• Other soft- and hardware skills are definitely a plus.
  • You have reached a junior to mid-level experience by working at creative agencies, brands or studios.
  • You have a good sense of humour, but more importantly: you can deal with ours ;-).
  • You are fluent in English.
  • You occasionally help an old lady cross the street.

What will you get in return?

Next to dodgy sketches from our copywriters and lovely lunches at our communal table, we have lots to offer:


– A full-time job in Amsterdam that gives you a chance to work on global brands.
– You’ll be surrounded by an amazing international team of creatives, strategists, developers, motion graphic designers, and client managers.
– You’ll become a Superhero (isn’t that just awesome?).
– You’ll work in our hideout at the most royal one of all Amsterdam canals.
– You’ll even get a decent salary.

– And if you prefer a mouse over a stylus, we’re OK with that too.



Send your motivation and portfolio to Let’s fly!

Using Images to Turn Your Brand into a Friendly Neighbour

Ede - 06-02-2017 De Kick Off van de het project 'Gelukkig Winkelen' in het centrum van Ede. Voor Nederland onder het Systeemplafond/@decorrespondent


Creative director Niek Eijsbouts on redefining’s image bank


Whether you’re at an agency or working client-side, your end goal is the same: to help shape the face of a brand. To reach this goal, you should be exploring all means necessary. Then – and only then – you might save the world from boring advertising.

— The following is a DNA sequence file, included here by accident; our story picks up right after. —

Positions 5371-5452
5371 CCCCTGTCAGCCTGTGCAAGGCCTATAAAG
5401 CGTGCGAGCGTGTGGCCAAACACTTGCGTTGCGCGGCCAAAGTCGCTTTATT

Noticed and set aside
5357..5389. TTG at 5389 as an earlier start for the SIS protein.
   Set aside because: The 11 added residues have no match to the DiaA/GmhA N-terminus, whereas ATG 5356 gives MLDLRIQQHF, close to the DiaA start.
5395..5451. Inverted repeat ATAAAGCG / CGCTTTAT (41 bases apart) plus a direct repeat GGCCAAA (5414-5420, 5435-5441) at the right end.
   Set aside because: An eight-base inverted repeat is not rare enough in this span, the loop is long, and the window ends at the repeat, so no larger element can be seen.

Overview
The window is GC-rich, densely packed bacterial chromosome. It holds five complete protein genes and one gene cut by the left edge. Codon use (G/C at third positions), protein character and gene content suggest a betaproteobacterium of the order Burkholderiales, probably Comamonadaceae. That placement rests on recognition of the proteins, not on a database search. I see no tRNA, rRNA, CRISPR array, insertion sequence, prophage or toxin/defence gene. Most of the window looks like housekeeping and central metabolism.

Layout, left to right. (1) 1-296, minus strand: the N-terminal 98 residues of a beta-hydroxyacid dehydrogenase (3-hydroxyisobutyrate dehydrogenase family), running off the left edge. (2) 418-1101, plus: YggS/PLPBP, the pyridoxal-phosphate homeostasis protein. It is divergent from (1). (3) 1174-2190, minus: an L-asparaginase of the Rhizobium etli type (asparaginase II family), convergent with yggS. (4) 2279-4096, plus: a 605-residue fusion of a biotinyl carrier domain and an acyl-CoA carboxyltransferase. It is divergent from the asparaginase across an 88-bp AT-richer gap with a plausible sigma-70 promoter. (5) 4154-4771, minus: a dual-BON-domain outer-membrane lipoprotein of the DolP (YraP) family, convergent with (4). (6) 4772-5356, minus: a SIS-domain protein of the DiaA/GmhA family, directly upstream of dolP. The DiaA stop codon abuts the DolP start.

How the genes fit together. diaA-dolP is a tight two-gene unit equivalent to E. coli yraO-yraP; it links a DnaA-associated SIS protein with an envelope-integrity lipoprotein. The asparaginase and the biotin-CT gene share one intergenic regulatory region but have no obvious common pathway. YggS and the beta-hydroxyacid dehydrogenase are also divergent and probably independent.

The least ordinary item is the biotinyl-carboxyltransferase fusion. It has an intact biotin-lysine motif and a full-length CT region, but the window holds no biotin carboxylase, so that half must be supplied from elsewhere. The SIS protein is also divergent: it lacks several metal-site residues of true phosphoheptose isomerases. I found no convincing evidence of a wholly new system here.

This is the short story of how our agency, SuperHeroes Amsterdam/New York, brought tangible heart and soul to an energy brand that exists 100% online: We didn’t stop at developing their campaigns but also reshaped and redefined their brand’s image bank.


A poisonous cocktail

An average person spends no more than 10 minutes a year managing their home’s energy. That’s less than a single episode of Road Runner (meep-meep). Within that time, your brand will be forgotten.


With attention spans just a blip on the radar, energy providers have a hard time getting the right attention. Due to price wars and new online movers and shakers, a lot of these brands have moved from low interest to no interest at all. Combine this with a highly competitive landscape with all of the same offers, and what’s left is a poisonous cocktail that will leave you in the graveyard of brands.


One of the main problems in the energy industry is customer churn. The term ‘churn’ is a phrase a fancy businessman came up with to express a group of customers leaving to find a better deal elsewhere. And since the selection of an energy supplier is driven almost exclusively by price, this makes churn a real threat to building a successful energy brand and loyal client base. However, SuperHeroes was up to the challenge and decided it was time for us as an agency to make our energy brand a little more human again.